TODAY, while the majority of veteran golfers at Kempsey Golf Club settle for a schooner, 95-year-old Milton Riggs joins the outliers.
Milton settles for a tonic water to wash down a meat pie in the beer garden as the other minorities select a diet cola, orange juice, ginger beer or sparkling water.
The meat pie munchers are in the minority as well, with sizzling patties on the barbecue - cooked by Graheme Martin, John Inder and Chris Hudson - this is the choice of food for most. Compliments to the chefs too, it was delicious.
While some pick differently for their choice of recovery from dominating 14 holes at Kempsey Golf Club, the veteran golfers are all a team.
A team of men in their light blue uniforms, coming together for golf, food, drink and an excuse to meet with their comrades.
For Milton, who turned 95 on July 19, it's this light-hearted connection between the group that's the main drawcard.
"Comradeship," he answers when asked what his favourite part of golf is.
"I get to be here with my friends, get away from the four walls of my house and come out and enjoy my golf."
There's also another incentive.
"I come out here to learn new swear words," he adds.
Although the shoe could be on the other foot.
"Or teach them?" one of the day's 37 starters questions.
Milton's golfing career started as a kid, playing at the old Kempsey Golf Course in West Kempsey.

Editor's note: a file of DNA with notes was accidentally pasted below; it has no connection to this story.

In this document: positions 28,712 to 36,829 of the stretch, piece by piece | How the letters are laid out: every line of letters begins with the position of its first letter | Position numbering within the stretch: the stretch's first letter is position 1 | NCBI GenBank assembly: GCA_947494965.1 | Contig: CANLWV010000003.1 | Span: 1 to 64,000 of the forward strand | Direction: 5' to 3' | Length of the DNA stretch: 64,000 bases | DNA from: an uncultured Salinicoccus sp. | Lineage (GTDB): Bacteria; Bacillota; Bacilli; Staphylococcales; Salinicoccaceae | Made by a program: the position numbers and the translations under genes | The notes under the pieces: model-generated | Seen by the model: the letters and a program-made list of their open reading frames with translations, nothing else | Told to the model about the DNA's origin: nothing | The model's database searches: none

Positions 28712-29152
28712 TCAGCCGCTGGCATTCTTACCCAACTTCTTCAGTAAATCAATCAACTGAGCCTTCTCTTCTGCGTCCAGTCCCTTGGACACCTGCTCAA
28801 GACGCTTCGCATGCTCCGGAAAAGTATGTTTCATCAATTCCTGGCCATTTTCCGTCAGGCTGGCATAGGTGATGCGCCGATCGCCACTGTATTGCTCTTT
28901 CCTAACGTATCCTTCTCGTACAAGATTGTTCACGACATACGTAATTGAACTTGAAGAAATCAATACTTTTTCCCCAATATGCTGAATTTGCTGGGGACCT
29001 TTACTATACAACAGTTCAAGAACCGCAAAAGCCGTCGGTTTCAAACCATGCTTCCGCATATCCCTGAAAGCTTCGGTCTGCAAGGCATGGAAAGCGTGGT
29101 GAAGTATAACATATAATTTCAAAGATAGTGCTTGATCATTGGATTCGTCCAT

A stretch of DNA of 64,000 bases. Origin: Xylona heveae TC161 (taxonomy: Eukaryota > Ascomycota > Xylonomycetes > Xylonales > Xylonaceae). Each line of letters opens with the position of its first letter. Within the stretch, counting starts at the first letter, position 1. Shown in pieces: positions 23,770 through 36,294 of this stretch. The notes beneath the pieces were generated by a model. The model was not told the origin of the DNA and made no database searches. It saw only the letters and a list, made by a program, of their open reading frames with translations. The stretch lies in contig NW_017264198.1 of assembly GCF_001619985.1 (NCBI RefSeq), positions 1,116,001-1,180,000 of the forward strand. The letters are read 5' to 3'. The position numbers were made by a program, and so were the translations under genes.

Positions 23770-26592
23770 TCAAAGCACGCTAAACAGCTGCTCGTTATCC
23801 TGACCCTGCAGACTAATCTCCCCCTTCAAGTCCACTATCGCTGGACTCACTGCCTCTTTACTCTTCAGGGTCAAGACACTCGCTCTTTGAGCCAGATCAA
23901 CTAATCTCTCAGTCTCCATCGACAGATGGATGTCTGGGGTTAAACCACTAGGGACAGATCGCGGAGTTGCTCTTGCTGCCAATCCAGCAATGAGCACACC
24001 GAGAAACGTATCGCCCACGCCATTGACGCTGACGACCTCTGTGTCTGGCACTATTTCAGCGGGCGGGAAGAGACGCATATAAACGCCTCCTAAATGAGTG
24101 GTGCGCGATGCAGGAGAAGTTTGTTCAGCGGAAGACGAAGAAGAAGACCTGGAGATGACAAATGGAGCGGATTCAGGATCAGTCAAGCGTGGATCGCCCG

He joined the Air Force during the war before returning to Kempsey in 1959 and getting back in the swing of things, golf-wise, in 1963.
His father, Lawrence, was also a war veteran, having served in World War I.
Milton's sister, Joan Dooley, hit the 100 mark in February this year while their late sister is Patricia Riggs, former Walkley award winning editor of The Macleay Argus.
Milton's key to success and living a long prosperous life is simple.
He gave up drinking in 1961 and smoking in 1970 - to which he assured the truth of this statement to the crowd of golfers.
"Waste of money," he said of drinking.
The Tuesday stableford competition saw Milton finish as one of the ball competition winners and nearest the pin in C grade.
"Very often he wins nearest the pin," Argus columnist Greg Mayhew said.
It must be down to that common phrase Milton's a stickler for.
Congrats on 95 years, Milton, that tonic water and meat pie is well earned.
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